On energy and global warming:

Merkley hopes to get on Senator Boxer's team.  Energy and the environment is one of the most critical issues facing us.  From the national security perspective where the US is dependent on a few countries for its energy sources, to the economy where we ship millions of dollars offshore everyday to pay for foreign fuels, to global warming where we must work closely internationally to save our own species and diminish the damage done by human production of greenhouse cases.  He spoke yesterday to Al Gore, who had campaigned for Jeff and will remain deeply engaged on these issues.

On war profiteering:

There are also conflicts of interest in the contracts out of the Pentagon where single cource contractors cheat the government with cost overruns or overcharging, get caught, pay a minimal fine, and get awarded another contract.  He thinks we should be instructed bythe incestuous nature that existed between some members of the Bush Adminstration and defense contractors.

On Joe Lieberman caucusing with the Democrats:

Speaking only from a personal level and saying he would leave it to those already in Washington to decide what to do with or about Lieberman, Jeff Merkley recounted how he stood with Lieberman and his wife in 2004 when he received the Party's nomination to be Vice President.  He then said, "a knife went through my heart to see him [Lieberman] stand behind John McCain."  He believes rehabilitation is always possible but from his voice, I got the sense that he thought Lieberman had a steep hill to climb.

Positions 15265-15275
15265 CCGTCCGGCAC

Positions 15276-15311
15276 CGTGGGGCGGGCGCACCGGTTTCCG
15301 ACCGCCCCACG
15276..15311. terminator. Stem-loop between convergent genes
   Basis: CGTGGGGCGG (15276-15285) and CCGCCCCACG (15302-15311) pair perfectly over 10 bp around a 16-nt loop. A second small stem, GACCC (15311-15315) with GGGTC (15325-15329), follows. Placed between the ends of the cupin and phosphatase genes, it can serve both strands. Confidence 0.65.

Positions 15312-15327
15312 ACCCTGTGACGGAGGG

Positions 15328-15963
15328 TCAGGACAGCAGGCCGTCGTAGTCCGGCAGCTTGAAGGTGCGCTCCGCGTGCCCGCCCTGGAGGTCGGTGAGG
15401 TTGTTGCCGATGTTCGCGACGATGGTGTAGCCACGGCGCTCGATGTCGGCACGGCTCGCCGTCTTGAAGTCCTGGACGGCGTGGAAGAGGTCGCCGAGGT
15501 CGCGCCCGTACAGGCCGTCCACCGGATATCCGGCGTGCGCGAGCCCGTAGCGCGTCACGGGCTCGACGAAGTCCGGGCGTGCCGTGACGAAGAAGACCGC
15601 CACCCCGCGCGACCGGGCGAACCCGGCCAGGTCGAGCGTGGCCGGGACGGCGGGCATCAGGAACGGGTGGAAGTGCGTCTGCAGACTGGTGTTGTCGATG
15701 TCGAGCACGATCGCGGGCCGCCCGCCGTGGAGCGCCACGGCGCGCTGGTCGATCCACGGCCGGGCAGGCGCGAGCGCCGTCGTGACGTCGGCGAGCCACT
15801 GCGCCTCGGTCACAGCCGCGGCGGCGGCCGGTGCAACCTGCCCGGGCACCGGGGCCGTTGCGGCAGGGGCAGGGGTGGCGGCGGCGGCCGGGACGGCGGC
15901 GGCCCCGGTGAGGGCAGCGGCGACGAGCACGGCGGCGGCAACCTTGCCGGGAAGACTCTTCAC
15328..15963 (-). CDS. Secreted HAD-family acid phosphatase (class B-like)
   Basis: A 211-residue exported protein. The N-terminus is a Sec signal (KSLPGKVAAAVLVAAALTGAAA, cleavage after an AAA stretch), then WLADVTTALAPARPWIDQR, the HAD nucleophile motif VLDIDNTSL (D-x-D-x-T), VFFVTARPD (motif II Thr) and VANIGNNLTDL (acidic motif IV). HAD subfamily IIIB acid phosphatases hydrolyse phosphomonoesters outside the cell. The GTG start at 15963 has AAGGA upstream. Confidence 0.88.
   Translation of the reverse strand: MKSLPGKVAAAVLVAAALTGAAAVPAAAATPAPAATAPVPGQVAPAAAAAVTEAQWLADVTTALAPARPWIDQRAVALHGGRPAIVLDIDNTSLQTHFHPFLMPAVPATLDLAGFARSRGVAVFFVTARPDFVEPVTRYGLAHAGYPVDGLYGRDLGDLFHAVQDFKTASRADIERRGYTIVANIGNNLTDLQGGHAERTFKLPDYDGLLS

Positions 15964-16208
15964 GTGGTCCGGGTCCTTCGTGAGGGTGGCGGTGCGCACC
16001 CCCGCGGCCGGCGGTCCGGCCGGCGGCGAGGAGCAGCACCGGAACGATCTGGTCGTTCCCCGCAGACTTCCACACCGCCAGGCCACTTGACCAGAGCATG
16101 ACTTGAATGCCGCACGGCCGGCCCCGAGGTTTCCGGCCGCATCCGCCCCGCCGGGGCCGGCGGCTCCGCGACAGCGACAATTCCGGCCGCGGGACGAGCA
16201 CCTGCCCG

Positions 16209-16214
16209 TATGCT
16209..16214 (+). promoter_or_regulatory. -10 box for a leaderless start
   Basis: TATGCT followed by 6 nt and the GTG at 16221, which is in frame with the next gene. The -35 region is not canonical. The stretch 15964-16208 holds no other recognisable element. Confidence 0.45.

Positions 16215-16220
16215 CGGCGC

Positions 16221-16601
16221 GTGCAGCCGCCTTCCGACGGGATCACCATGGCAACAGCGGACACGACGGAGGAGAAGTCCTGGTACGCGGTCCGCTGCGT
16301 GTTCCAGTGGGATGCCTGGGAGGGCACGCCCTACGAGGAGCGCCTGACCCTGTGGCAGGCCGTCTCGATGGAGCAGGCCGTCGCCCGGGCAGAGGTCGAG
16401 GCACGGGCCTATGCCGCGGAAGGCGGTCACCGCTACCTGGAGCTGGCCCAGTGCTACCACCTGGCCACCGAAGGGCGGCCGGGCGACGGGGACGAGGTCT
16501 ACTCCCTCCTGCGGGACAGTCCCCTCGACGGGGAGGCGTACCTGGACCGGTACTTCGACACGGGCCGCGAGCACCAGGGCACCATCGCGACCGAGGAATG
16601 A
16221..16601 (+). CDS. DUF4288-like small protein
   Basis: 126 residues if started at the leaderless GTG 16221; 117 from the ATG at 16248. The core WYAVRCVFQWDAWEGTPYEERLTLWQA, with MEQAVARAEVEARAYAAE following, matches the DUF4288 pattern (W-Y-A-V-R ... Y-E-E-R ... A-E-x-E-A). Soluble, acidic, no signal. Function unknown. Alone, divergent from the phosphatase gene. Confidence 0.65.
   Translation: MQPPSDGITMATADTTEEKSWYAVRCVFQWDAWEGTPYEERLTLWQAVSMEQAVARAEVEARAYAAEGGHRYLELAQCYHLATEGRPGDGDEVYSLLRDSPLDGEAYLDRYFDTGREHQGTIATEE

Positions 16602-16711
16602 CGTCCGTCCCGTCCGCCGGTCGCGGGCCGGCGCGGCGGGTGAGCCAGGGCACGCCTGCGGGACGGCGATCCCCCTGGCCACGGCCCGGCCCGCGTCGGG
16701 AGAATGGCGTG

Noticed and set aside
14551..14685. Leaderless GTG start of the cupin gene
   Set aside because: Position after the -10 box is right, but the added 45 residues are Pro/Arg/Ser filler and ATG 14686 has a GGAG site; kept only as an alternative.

On the possibility of a second stimulus package:

He doesn't want to see us mailing out another round of $300 checks, but wants to see a focus on creating jobs especially in infrastructure.  It may not be quite as fast but it is needed.  Also, he suggested tax reductions to lower-income families, that we stop give-aways to companies building factories overseas, and importantly, ending the war would free up funds and resources.

On a green stimulus package:

We need to invest in R&D, in alternative technologies and energy sources and bringing them to scale as quickly as possible.  Rebuilding buildings, both residential and commercial, could be a strong stimulus component.

On what he can do for Oregonians specifically:

The big issue for Oregonians in the campaign was and still is the economy.  Addressing that means making affordable health care available to all, stopping the loss of living wage jobs in Oregon where workers are having to take on 2 service jobs to make ends meet, changing our tax and trade policies to promote job creation here, and investing in infrastructure.

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Finally, I want to give a big shout-out to our own sarahlane who did a fantastic job as Jeff Merkley's netroots coordinator.  He acknowledged both her and her predecessor Carla for their hard and very important work.  We should too!

The Merkley campaign was very open to the netroots, recognizing early that we could be a valuable asset in getting around the media that were not going to be friendly to his campaign.  Carla and then Sarah led a fantastic effort, and together with all the rest of the Merkley campaign team, deserve a huge round of applause and thanks for helping Oregon elect Jeff Merkley to the U.S. Senate.

Thank you, Senator-elect Merkley.  Thank you, Carla.  Thank you, Sarah.  Thank you to the entire Merkley team.

Woo-hoo!!

Originally posted to edgery on Fri Nov 07, 2008 at 06:17 PM PST.